Another in a series of my reviews that appeared in the online version of African Americans On Wheels, a now defunct automotive magazine that was included as an insert in the Sunday newspapers of major cities.
By 2000, all of the other manufacturers had given up thinking that they knew what customers REALLY wanted in a minivan (Rear-wheel drive! Mid-engine layout! Futuristic styling! Conventional forward-hinged rear doors! Smaller dimensions!) and just copied the Chrysler formula. The minivans from Ford, GM, Nissan, Honda, Mazda and Toyota were now all cut from the same cloth and had far more redeeming qualities than those earlier misfires.
The last truly useful innovative feature (if you can call it that) on a conventional minivan was the second sliding door, which was introduced on the 1996 Chrysler minivans. Honda smartly took the one truly innovative feature from the first generation Odyssey – the disappearing third-row seat – and wrapped it in an utterly conventional package. And thus a legend was born.
The following review was written on February 14, 1999.
In the search for a minivan, you can literally draw a name out of a hat and end up with an excellent product that will suit your needs. One minivan, however, will usually have a specific feature that the others don’t have that makes it, in the buyer’s eyes, rise above the rest. For me, it was the Honda Odyssey and its ingenious fold-away third seat.
The Odyssey debuted in 1995. The public’s underwhelming response to the four-cylinder anti-minivan that looked more like a tall station wagon convinced Honda that the next Odyssey should follow the successful Chrysler formula, with sliding rear doors, et al. Once again based on the platform of the Accord, the 1999 Odyssey is substantially larger than the previous iteration, about the size of a Dodge Grand Caravan or Ford Windstar. Unlike those “sleek” minivans – and I do use the term loosely – the Odyssey is boxy and somewhat reminiscent of the Volkswagen Eurovan.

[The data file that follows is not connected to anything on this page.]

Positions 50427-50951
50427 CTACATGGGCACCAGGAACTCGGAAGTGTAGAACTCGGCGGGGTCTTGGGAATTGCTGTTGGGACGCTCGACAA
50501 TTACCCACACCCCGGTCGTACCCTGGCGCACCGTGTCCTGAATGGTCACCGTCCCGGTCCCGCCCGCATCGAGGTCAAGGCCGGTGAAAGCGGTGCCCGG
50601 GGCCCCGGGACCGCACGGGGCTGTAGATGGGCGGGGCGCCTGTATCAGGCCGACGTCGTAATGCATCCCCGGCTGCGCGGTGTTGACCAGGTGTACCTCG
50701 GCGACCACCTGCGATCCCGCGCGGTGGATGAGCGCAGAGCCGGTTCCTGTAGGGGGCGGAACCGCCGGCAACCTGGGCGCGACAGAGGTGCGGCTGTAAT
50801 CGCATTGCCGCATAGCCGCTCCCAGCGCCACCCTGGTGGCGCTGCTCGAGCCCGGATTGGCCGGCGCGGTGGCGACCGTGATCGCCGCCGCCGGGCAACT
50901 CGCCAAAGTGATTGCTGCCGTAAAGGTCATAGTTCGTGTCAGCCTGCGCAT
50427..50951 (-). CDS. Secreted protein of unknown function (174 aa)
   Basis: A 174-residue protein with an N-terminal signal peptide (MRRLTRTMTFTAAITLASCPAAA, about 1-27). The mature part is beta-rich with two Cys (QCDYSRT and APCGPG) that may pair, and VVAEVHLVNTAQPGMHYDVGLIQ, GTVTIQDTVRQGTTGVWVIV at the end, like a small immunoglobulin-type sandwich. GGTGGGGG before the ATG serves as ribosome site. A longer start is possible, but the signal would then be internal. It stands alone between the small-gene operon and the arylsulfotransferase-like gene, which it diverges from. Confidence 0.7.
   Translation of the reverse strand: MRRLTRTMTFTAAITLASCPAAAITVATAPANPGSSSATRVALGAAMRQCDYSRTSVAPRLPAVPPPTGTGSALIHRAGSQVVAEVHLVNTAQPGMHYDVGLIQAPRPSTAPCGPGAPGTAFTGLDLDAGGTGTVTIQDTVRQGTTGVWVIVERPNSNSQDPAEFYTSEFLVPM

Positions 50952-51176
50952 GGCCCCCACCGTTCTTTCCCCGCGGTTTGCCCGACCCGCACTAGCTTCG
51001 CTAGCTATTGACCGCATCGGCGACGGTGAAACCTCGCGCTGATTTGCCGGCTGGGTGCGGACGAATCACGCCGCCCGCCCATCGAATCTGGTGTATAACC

At least it has guts, though. The 210-horsepower, 3.5-liter V6 is more than adequate for its 4,200+ pounds of mass, and actually makes the Odyssey the most powerful minivan available in the U.S. A smooth-shifting four-speed automatic transmission and traction control are standard. Handling is Honda-excellent (for a minivan).
Let’s get back to that folding seat, however. I had to pick up my new La-Z-Boy recliner, and a van with a removable third seat was not an option since I live in a multi-story apartment building and have no place to put it. Remove the head restraints, fold the seat, flip it into the floor, and you’re left with a cavernous area with a flat floor that swallowed the recliner, in the box, without removing the second row of seats. Other trick Odyssey features include dual power sliding doors and an Electronic Brake Distribution (EBD) system that senses the amount and placement of cargo and compensates for it during hard braking to avoid rear wheel lockup. Also, the Odyssey is currently the only minivan with headrests and three point seatbelts for all seven passengers.
Overall, the new Odyssey has made choosing the right minivan a little harder, and a little easier, for American consumers.
For more information contact 1-800-33-HONDA ext. 737
Type: Five-Door Minivan
Engine: 210-horsepower, 3.5-liter V6
Transmission: Four-speed Automatic
EPA Mileage: 18 city/26 highway
Tested Price: $26,364